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Re: Physic help

To Kelly

Beware of using chemical-rocket parameters for fusion/antimatter
rockets.  The parameter to be most wary of is the specific im-
pulse, "Isp."  Isp is the rocket-engine thrust per unit mass
flow rate (out of the nozzle).

We are interested in an equation that gives the velocity incre-
ment, "delta-V," of the rocket stage in terms of the ratio of
the initial mass of the stage to the final mass, the "mass
ratio".  The equation is called the "rocket equation" in the West
and the "Tsiolkovsky equation" in Russia (after the first person
to derive it).  The depletion in mass (initial mass minus final
mass) for a chemical rocket stage is solely propellant.  For a
fusion/antimatter rocket, however, the mass depletion is the sum
of the propellant mass (out of the "nozzle," or accelerator) and
the mass converted to energy in the fusion or matter/antimatter-
annihilation reaction.  

For a chemical rocket stage, the parameter that links the delta-V
with the function of the mass ratio (the natural log) is simply
the exhaust velocity, Vexh, i.e.,

           delta-V = Vexh ln(mass ratio)   .

[Isp was invented, I believe, to allow English-system (foot-pound-
second) engineers to talk about rocket performance with metric-
system (meter-kilogram-second) engineers by "non-dimensionalizing"
the exhaust velocity.  This was done by dividing it by the cons-
tant gc, i.e.,

            Vexh/gc = Isp    .

This reduces the units to "seconds", which are common to both sys-
tems.  The constant gc is only incidentally equal in value to the
standard acceleration of gravity; it is properly referred to as
the conversion factor from mass to force units, either 32.17405
lbmass-ft/(sec^2-lbforce) or 9.80665 kgmass-m/(sec^2-kgforce).
(To be totally correct, the units of Isp should be lbforce-sec/
lbmass or kgforce-sec/kgmass, but the ratios lbforce/lbmass and
kgforce/kgmass are usually just left out of both Isp and gc.)]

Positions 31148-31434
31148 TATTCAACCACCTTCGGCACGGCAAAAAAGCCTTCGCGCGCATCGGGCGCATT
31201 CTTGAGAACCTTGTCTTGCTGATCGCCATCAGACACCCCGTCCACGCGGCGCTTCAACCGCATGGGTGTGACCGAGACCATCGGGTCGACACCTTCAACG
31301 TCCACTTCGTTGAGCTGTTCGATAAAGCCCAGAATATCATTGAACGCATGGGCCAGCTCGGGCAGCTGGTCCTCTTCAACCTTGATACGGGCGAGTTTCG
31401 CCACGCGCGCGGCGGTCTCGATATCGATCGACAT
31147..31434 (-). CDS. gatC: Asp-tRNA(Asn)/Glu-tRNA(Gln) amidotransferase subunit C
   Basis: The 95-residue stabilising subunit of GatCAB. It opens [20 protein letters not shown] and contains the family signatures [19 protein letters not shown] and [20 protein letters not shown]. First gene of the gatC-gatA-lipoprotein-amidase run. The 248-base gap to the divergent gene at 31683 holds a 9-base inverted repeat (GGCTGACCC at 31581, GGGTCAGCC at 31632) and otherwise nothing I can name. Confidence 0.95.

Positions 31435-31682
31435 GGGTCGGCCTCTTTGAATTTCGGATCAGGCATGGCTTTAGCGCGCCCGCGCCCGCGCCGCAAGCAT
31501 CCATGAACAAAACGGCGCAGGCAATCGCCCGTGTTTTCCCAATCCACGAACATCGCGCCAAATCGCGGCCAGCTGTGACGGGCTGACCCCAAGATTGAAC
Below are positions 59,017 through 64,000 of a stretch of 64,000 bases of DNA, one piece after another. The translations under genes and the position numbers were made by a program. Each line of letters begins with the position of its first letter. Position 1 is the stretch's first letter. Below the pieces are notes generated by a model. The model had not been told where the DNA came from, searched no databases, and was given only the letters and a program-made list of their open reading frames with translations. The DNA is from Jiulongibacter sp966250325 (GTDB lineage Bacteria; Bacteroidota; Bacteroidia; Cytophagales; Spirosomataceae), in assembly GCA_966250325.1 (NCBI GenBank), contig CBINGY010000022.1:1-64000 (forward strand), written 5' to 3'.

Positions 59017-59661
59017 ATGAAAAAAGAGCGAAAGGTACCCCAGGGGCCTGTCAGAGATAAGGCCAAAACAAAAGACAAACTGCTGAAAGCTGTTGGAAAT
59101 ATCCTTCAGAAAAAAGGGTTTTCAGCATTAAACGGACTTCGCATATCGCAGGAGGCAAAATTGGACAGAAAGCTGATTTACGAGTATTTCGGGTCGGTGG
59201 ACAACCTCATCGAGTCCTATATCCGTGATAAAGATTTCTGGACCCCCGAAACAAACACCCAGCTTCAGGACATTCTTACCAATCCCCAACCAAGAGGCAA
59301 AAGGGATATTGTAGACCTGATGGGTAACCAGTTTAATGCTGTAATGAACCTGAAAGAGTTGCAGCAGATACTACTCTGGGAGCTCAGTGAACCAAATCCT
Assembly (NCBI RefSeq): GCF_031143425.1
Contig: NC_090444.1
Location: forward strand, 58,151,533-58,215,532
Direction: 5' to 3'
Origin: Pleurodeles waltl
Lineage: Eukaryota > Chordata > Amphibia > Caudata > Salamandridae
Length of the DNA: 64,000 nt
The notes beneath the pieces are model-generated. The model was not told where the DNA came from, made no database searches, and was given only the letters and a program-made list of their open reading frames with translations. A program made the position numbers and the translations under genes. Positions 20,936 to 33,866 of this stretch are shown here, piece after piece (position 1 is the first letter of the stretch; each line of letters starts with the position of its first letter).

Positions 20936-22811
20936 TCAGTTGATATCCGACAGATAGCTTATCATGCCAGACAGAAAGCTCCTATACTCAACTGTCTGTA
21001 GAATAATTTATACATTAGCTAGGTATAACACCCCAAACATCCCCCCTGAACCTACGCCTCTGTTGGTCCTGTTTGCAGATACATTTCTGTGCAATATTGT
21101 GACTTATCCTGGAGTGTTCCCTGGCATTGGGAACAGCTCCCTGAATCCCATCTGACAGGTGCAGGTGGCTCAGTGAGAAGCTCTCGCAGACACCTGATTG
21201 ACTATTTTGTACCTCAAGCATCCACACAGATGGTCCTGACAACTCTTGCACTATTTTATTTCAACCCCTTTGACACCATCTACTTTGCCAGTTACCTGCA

For a fusion/antimatter rocket, additional parameters that must be
included in the rocket equation are the ratio of the fusion/anti-
matter mass to the mass converted to reaction energy (Timothy's
"f") and the efficiency of conversion of reaction energy to ex-
haust kinetic energy (let's call it "eta").  Also, the velocity
increment must be put into relativistic terms.  The relativistic
fusion/antimatter rocket equation becomes much more complicated
than the chemical rocket equation, i.e., the increment in apparent
velocity is given by

   delta-V/c = tanh[(gexh eta/[(eta) + f(gexh - 1)]) *
                                         (Vexh/c) ln(mass ratio)]
        gexh = sqrt[1 - (Vexh/c)^2]

or the increment in proper velocity is given by

   delta-U/c = sinh[(gexh eta/[(eta) + f(gexh - 1)]) *
                                         (Vexh/c) ln(mass ratio)]

(Note: for fusion, i.e., f greater than 1, the (eta) term does
not appear because some of the fusion reaction products can be
used as propellant.)

In the case where f = 1 (matter/antimatter annihilation), the rel-
ativistic rocket equation becomes

   delta-U/c = sinh[(gexh eta/[eta + gexh - 1] *
                                         (Vexh/c) ln(mass ratio)]

In the simplistic antimatter-rocket case where eta = 1 (100 per-
cent conversion of reaction energy to exhaust kinetic energy),
the relativistic rocket equation reduces to

   delta-U/c = sinh[(Vexh/c) ln(mass ratio)]

in a form somewhat similar to the chemical rocket equation.
(Note that all velocities are non-dimensionalized now by dividing
them by c.)

I hope this properly expresses the shortcomings of using chemical-
rocket performance relations for fusion/antimatter rockets.